Villa dei Papiri was one of the most luxurious Roman houses, located in Herculaneum (modern day Ercolano, Italy). Like many of the well preserved works we have today, it was buried by the eruption of Mount Vesuvius in 79 BC (which also destroyed Pompeii). The original villa housed masterpieces of bronze statues and a library of literature and philosophy. At the time of Getty Villa's construction in 1972-74, the Villa dei Papiri was not evacuated, and thus the museum we see today is based on a number of different Roman houses.

Figure 11: Photo taken by me of cobblestone path (left) and

Figure 12: Photo taken by me of mosaic

Interesting Finds

The bookstore at the Getty Villa is also rich with titles. They have books on Greek and Roman art as well as entire series of classical plays, literature, and philosophy. As I am writing this article, I noticed a copy of Dante's Divine Comedy with an enjoyable cover illustration (bottom right corner of figure 13).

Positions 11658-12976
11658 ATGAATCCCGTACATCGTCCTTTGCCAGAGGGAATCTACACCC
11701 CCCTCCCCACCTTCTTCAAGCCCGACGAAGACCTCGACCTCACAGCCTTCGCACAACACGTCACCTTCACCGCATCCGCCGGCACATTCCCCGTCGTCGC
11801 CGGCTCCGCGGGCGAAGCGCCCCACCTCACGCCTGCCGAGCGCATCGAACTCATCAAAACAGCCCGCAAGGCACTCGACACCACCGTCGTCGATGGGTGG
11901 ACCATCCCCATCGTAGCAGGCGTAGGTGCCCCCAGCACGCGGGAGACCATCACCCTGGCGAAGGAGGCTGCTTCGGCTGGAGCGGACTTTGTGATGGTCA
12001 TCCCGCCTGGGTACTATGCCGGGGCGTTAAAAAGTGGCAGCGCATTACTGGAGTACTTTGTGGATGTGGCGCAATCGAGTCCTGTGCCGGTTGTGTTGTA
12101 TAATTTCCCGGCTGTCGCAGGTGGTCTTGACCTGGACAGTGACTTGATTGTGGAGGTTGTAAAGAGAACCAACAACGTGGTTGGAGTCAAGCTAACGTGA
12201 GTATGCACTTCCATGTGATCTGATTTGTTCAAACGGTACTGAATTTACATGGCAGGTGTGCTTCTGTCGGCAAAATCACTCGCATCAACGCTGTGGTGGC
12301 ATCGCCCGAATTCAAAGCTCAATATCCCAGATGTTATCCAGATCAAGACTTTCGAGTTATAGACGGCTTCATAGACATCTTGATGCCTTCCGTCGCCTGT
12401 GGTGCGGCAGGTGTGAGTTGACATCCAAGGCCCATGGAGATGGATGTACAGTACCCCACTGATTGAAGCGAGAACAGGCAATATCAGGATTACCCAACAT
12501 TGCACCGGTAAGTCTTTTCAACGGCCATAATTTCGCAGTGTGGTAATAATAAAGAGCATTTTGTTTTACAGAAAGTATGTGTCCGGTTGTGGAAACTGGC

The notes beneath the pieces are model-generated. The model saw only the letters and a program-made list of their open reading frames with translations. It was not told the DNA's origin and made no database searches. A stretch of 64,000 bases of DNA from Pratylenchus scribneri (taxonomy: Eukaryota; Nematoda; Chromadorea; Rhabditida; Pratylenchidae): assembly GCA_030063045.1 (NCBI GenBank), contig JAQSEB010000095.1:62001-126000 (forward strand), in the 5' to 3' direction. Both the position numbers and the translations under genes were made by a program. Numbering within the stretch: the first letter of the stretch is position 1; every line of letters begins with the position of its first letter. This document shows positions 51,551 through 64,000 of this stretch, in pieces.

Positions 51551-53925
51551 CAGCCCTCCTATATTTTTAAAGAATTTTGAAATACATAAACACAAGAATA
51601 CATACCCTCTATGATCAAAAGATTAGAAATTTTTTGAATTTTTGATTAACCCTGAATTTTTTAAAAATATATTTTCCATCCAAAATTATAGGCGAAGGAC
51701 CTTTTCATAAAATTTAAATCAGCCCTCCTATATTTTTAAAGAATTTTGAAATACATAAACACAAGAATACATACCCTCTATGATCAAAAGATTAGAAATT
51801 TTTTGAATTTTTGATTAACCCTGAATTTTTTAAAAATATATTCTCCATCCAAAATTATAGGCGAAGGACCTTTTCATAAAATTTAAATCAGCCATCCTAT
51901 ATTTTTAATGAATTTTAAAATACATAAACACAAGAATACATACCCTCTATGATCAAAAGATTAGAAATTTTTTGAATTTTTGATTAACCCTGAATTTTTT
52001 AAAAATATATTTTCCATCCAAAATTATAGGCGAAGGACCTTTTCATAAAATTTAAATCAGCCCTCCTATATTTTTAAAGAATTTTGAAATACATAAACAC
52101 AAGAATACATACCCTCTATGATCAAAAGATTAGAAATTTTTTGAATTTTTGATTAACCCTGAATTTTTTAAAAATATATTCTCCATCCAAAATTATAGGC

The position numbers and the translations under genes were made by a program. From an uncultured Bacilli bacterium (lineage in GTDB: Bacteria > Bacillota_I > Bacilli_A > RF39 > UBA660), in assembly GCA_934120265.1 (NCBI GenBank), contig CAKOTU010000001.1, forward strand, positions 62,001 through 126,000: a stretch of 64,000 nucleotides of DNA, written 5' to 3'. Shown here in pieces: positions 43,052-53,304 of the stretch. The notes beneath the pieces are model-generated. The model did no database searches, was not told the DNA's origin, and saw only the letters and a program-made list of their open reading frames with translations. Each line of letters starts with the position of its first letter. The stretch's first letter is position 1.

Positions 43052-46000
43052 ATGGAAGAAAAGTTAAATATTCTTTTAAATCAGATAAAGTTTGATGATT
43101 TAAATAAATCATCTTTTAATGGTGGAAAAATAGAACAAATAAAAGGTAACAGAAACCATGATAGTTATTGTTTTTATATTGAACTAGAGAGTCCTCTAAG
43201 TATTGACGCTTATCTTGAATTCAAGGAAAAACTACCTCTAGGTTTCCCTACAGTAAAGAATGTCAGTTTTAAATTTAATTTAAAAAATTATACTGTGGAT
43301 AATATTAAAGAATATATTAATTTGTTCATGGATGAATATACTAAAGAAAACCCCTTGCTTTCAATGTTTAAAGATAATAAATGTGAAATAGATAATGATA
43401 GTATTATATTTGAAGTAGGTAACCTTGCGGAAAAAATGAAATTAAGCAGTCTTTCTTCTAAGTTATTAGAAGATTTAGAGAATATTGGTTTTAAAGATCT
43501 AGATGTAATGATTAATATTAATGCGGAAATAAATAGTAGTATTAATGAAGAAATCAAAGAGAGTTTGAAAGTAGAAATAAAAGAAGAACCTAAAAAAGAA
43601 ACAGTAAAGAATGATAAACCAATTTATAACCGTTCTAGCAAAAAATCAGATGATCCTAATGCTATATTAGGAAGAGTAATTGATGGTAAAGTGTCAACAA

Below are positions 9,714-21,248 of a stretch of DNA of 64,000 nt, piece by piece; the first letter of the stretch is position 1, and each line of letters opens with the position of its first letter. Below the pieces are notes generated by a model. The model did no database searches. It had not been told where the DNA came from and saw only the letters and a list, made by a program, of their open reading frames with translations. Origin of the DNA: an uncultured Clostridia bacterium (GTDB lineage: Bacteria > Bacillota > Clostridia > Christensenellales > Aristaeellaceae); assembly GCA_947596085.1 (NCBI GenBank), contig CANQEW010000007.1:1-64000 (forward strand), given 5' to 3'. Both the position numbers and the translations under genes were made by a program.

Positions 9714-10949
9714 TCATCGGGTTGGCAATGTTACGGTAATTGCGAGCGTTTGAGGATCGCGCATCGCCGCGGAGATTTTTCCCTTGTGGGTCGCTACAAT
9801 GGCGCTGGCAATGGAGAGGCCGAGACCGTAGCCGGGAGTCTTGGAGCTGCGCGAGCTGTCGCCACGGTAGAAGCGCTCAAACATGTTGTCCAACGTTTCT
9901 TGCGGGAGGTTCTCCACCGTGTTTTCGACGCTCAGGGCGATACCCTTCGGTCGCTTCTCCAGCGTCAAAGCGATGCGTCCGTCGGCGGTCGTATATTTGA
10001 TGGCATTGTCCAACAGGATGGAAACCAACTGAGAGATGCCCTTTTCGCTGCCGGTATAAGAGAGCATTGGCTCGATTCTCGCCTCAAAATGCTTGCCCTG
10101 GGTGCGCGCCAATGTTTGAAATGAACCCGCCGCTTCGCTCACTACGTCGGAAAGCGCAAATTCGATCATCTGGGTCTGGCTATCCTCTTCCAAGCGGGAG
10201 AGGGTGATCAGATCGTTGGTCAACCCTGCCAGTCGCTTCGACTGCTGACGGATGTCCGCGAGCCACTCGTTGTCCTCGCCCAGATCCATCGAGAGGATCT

Figure 13: Photo taken by me of bookstore

Figure 14: From left to right, Seeing The Getty Villa, Electra and Other Plays by Sophocles, Gardens and Plants of the Getty Villa by Patrick Bowe and Michael D. Dehart, and The Beginnings of Philosophy in Greece by Maria Michela Sassi

Seeing The Getty Villa:

A pamphlet of mostly pictures taken of different sections of the villa, a pleasant flip-through experience.

Electra and Other Plays by Sophocles: